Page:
Australia and China are at it again.
After coronavirus origins and a trade war, the two are now locked over the health of the Great Barrier Reef (GBR).
A UNESCO World Heritage Committee has said that the Great Barrier Reef has deteriorated so much that it should be listed as a world heritage site "in danger." The committee also said that climate change is the main reason for the deterioration in the health of the world's largest coral reef.
The committee called upon Australia to "urgently" address threats to the GBR–an extensive and varied coral reef ecosystem. Australia has not taken kindly to the comments over the GBR.
Australian Minister for Environment, Sussan Ley said the government will "strongly oppose" the recommendation as the country is investing US $3 billion in reef protection. In a statement she said: "The Great Barrier Reef is the best managed reef in the world and this draft recommendation has been made without examining the reef first hand, and without the latest information".
Such was the reaction in the country that Australian Foreign Minister Marise Payne spoke with UNESCO Director-General on Monday evening to voice her country's “strong disappointment” and “bewilderment” at the move.
Australia feels that the decision by the 21-nation World Heritage Committee, which is chaired by China, is biased. The country plans to contest the decision.
India Narrative spoke with Dr Anjal Prakash, Research Director and Adjunct Associate Professor at the Indian School of Business. He was the coordinating lead author of the IPCC’s Special Report on Oceans and Cryosphere (SROCC) report and is presently associated with the IPCC’s 6th assessment report.
Dr Prakash says: "The SROCC published in 2019 gives us a latest account of what is happening to the reefs around the world. Scientists associated with the report, informed with very high confidence that marine heatwaves have resulted in large-scale coral bleaching events and its frequency has increased over the years. This has caused worldwide reef degradation since 1997."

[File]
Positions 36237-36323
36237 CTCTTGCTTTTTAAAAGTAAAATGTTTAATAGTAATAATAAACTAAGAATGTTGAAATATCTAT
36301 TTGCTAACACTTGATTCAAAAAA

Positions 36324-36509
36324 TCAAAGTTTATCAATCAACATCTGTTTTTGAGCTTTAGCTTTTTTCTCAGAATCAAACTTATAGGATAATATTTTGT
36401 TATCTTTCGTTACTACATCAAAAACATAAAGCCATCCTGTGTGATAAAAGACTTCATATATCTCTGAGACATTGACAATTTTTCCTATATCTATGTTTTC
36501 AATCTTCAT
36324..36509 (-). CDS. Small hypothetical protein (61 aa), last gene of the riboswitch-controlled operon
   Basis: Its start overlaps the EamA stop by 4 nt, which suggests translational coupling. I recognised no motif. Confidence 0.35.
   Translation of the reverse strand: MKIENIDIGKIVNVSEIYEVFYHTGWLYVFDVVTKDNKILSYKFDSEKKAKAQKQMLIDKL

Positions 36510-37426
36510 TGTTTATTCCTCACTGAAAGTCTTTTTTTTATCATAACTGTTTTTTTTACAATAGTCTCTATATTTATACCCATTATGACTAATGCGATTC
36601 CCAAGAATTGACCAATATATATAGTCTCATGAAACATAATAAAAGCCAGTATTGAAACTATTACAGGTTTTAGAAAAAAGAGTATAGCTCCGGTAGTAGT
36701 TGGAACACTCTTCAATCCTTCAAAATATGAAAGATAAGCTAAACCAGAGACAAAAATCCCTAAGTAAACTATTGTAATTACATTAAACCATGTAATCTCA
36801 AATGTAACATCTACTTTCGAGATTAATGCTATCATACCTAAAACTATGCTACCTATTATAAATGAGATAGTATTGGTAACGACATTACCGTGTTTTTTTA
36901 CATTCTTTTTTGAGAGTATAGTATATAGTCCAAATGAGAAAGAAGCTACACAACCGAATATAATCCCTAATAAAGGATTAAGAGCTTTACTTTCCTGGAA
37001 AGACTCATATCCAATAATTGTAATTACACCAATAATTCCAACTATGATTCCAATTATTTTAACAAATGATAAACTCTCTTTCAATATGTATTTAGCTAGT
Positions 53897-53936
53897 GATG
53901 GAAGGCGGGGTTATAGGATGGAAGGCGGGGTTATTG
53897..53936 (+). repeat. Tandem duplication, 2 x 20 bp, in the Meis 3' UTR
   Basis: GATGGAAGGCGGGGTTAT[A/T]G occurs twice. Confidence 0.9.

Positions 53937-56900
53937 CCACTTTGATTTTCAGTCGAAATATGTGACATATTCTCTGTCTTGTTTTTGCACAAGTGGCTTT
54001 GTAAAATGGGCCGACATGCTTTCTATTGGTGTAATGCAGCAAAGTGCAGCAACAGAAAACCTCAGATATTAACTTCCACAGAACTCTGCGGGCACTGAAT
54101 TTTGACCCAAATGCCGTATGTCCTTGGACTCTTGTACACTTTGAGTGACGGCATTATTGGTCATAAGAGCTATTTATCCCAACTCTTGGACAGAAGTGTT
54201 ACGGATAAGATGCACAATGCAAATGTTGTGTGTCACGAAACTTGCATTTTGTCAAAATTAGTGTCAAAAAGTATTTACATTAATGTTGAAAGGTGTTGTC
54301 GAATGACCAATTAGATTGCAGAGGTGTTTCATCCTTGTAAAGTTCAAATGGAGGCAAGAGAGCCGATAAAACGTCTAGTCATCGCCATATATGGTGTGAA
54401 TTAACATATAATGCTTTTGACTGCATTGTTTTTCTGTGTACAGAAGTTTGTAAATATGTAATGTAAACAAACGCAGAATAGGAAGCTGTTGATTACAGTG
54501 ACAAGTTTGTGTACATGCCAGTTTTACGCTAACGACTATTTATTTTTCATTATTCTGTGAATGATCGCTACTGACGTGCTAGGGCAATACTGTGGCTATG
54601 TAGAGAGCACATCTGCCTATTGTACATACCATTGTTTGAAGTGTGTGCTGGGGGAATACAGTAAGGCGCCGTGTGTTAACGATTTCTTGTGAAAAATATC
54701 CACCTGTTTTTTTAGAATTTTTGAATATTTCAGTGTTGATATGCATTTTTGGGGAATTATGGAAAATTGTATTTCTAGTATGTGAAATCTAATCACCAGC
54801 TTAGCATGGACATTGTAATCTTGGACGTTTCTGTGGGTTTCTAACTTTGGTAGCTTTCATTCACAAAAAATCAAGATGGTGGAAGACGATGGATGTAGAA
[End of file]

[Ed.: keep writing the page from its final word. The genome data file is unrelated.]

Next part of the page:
He adds that monitoring of coral reefs had shown that in some areas such as the Great Barrier Reef, Australia, it had recovered more rapidly after bleaching than the larger-scale average.
"Australian scientists have also been assessing the impact of climate change on human cultures and well-being within the Great Barrier Reef region. They found, as quoted in SROCC report, that increased temperatures, cyclones and sea level rise had degraded the quality of the Reef which has cultural impacts for the people in the region", Dr Prakash says.
However, he adds that almost all warm-water coral reefs are projected to suffer significant losses of area and local extinctions, even if global warming is limited to 1.5 degrees Celsius.
As a site of natural heritage, UNESCO describes the GBR as: "a site of remarkable variety and beauty on the north-east coast of Australia. It contains the world’s largest collection of coral reefs, with 400 types of coral, 1,500 species of fish and 4,000 types of mollusc. It also holds great scientific interest as the habitat of species such as the dugong (‘sea cow’) and the large green turtle, which are threatened with extinction".
A CNN report says "the GBR contributes $4.8 billion annually to Australia's economy and supports 64,000 jobs. But the reef's long-term survival has come into question. It has suffered from three devastating mass bleaching events since 2015, caused by above-average ocean temperatures as the burning of fossil fuels heats up the planet."
The GBR has been in the news since the IPCC's 2019 assessment.
Besides the GBR, UNESCO has highlighted danger to 52 other sites–both man-made and environmental. It is a warning signal to countries and governments to begin taking care of their heritage. If governments are unable to restore their heritage sites, UNESCO has the powers to withdraw the coveted heritage tag. For Australia, the UNESCO committee wants Australia to mitigate climate change and improve water quality.